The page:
Film 2016

Is there something, I wonder, that happens as you get older which leaves you feeling more and more difficult to please; that means you are more likely to appreciate things from the past, possibly but not necessarily encountered before, over what is new? It seems, if 2016 is to be trusted, to be increasingly so.

No doubt, the two most original and exciting films I’ve seen this year were made in the 1920s: Eisenstein’s Strike from 1925 and Murnau’s Sunrise from 1927. The Eisenstein, which I hadn’t seen before, was showing as part of a season of his work at the small and independent Close Up Film Centre in Shoreditch; the Murnau I had seen several times but never as gloriously as at this screening, with magnificent live organ accompaniment, at the Regent Street Cinema.


That I saw these and other classics in the repertoire was due in no small part to my daughter Molly’s growing interest in film and film history – hence a terrific noir double bill of Tourneur’s Out of the Past and Wilder’s Double Indemnity; Preston Sturges’ The Lady Eve and The Palm Beach Story, and, more up to date, Kieslowski’s Three Colours Blue and Three Colours Red.


Against those, little holds up. American Honey had a terrific performance by Sasha Lane and Andrea Arnold is a really interesting director, but it’s about 30 minutes too long; Ken Loach’s I, Daniel Blake had most people falling over themselves in its praise, but, while its heart is 100% in the right place, its function as parable drains it – until the final third – of any real tension or complexity – this despite  a compelling performance from Hayley Squires; Arrival simply didn’t, as far as I was concerned, and there’s a whopping cheat, surely, two-thirds of the way into the plot? Taika Waititi’s Hunt for the Wilderpeople and Jim Jarmusch’s Paterson were charming, both celebrating innocence in quite different ways, but I have to say I found the deliberately repetitive and low-key movement of Jarmusch’s narrative, following Adam Driver’s bus driver through his fairly boring daily routine, pretty, well, boring, and, as for the poems he writes en route (the work, apparently, of Ron Padgett), all I can say is don’t give up the day job too soon. The new Dardenne Brothers film, The Unknown Girl, is ponderous and pretty unbelievable; the latest Woody Allen, Café Society, a strong contender for the worst of his career – until the next one comes along, that is.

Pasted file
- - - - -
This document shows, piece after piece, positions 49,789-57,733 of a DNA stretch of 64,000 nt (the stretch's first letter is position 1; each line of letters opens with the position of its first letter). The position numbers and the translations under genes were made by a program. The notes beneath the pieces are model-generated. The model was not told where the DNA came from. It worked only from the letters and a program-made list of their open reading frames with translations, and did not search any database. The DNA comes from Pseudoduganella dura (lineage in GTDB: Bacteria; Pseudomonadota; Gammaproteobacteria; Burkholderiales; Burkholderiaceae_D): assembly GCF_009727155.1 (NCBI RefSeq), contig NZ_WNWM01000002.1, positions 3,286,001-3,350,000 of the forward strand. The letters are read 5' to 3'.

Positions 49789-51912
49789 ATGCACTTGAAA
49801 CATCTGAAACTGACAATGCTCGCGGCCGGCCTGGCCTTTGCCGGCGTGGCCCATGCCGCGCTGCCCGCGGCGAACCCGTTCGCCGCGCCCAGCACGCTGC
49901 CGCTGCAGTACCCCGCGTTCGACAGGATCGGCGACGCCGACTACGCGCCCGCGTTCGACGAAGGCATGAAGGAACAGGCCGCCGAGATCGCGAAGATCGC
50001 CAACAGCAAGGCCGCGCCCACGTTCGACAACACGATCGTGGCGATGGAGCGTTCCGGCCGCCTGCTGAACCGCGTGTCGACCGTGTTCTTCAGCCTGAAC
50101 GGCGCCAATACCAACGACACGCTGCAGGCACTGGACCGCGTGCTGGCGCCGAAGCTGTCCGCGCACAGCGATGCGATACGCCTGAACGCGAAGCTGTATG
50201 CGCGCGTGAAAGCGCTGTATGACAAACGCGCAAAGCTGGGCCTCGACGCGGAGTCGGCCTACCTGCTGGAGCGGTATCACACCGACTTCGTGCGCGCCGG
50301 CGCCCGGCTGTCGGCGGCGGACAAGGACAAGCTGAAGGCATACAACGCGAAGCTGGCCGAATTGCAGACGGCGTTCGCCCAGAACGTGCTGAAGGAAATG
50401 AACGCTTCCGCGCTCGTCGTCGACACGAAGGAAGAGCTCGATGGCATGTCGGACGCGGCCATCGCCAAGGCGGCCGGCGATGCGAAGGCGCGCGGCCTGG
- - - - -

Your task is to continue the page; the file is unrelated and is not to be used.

Two films stood out most strongly for me, both, in differing ways and different contexts, taking as their subject girls and women suffering from and struggling to overcome male domination, violence and abuse. Deniz Gamze Erguven’s Mustang centres around a family of five girls growing up amidst the claustrophobia and abuse of a rural Turkish family; Anne Fontaine’s The Innocents takes place immediately after WW2, in and around a Catholic convent in Warsaw in which some of the nuns are pregnant as a result of rape by Russian soldiers. Sympathetically directed and convincingly acted, both films are moving, deeply disturbing, and, against the odds, ultimately uplifting.